We don’t really know our neighbors anymore. Oh, we wave at them and smile. But do we even know their names?
I got a new next-door neighbor a couple of months ago. But other than his first name, I didn’t know squat about this man. I knew that when my newspapers occasionally piled up on my Maryville stoop, he scooped them up and saved them for me, lest a ne’er-do-well cruise by and think I wasn’t home. He was considerate when he parked his pickup truck in the space next to mine. Meaning he minded the white lines and made it easier for me to back in my vehicle. While I pride myself on my driving prowess — I can drive really fast — I’ve never perfected the art of backing up a vehicle and leaving the same amount of space between the stripes.
I was getting pretty good at it though — until a couple of weeks ago. I’m Southern enough to describe something as cattywampas. That was my neighbor’s pickup truck. It was parked crooked and made backing in a challenge, and it didn’t move for two weeks. A few days ago, I learned why.
Another neighbor, who lives across the driveway and who used to live in that same neighbor’s apartment, called out to me. “Did you hear about your neighbor?” she asked. I said no.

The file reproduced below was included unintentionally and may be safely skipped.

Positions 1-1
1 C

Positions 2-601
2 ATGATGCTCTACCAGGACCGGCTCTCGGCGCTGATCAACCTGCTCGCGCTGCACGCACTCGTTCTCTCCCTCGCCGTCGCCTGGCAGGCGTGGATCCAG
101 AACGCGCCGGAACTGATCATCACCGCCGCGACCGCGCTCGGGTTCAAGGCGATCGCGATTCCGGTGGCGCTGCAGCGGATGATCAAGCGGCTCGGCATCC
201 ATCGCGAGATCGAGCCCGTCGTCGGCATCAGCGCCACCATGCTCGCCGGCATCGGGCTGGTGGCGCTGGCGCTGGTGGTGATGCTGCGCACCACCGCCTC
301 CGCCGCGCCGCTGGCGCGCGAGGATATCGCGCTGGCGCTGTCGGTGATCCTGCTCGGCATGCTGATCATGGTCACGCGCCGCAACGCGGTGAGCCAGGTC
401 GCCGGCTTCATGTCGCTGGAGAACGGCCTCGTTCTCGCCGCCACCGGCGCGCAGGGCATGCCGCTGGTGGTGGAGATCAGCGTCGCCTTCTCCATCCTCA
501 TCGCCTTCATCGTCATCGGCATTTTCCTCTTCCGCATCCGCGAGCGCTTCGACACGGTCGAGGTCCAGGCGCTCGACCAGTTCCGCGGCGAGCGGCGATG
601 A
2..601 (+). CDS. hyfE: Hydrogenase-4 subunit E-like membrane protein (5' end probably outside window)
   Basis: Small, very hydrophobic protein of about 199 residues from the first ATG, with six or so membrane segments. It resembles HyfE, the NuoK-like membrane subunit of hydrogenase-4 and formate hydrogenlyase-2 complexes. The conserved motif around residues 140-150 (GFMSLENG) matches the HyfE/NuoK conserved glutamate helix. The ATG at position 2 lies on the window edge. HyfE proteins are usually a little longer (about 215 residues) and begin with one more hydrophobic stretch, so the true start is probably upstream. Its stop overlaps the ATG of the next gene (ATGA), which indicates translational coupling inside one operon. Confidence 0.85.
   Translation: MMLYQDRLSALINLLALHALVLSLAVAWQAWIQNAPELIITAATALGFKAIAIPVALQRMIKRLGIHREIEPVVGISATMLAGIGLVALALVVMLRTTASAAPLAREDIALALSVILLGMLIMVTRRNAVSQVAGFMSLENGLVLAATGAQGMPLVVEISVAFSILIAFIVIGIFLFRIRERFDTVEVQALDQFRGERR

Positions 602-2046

“He died two Saturdays ago of an overdose,” she said.
The deceased and one of his friends both overdosed on opioids, she said, but when the friend’s girlfriend found them, she called 911 — and saved her boyfriend after first responders were able to administer the overdose-reversing drug Narcan. My neighbor was unresponsive and was DOA.
I knew nothing about him. I wonder if I could have helped him. I highly doubt it. But I didn’t know enough to try. And yet, I’m a journalist who never hesitates to ask questions. Instead, I went about my workaday life.
As a journalist, I’ve covered the opioid epidemic for many years, mostly cataloging the latest death toll from the Centers for Disease Control and Prevention. Experts say we all know someone who has died from overdosing on opioids.
I didn’t get that validation until my neighbor became a statistic.
As much as I love editing this newspaper, writing and reporting are more in my wheelhouse. So last Sunday, I reported that 46 million — with an m — opioid pills were sent to Blount County pharmacies between 2006 and 2012. It was the equivalent of 54 pills per Blount County resident, but not over the seven-year period. Those 54 pills were per resident per year.
It’s not the pharmacies’ fault. Those pills were prescribed by doctors. Doctors courted by drug companies.
The blame no longer matters. Your friends, your children, your husbands, your wives — they died and will continue to die because this country’s government averted its eyes and let Big Pharma get bigger and bloat itself with inflated prices of drugs that manufacturers knew were addictive. Google the legal settlements that Big Pharma has been ordered to pay.
It shouldn’t take a static pickup truck next to your car to sound an alarm: The opioid epidemic affects us all. When will we stop averting our eyes?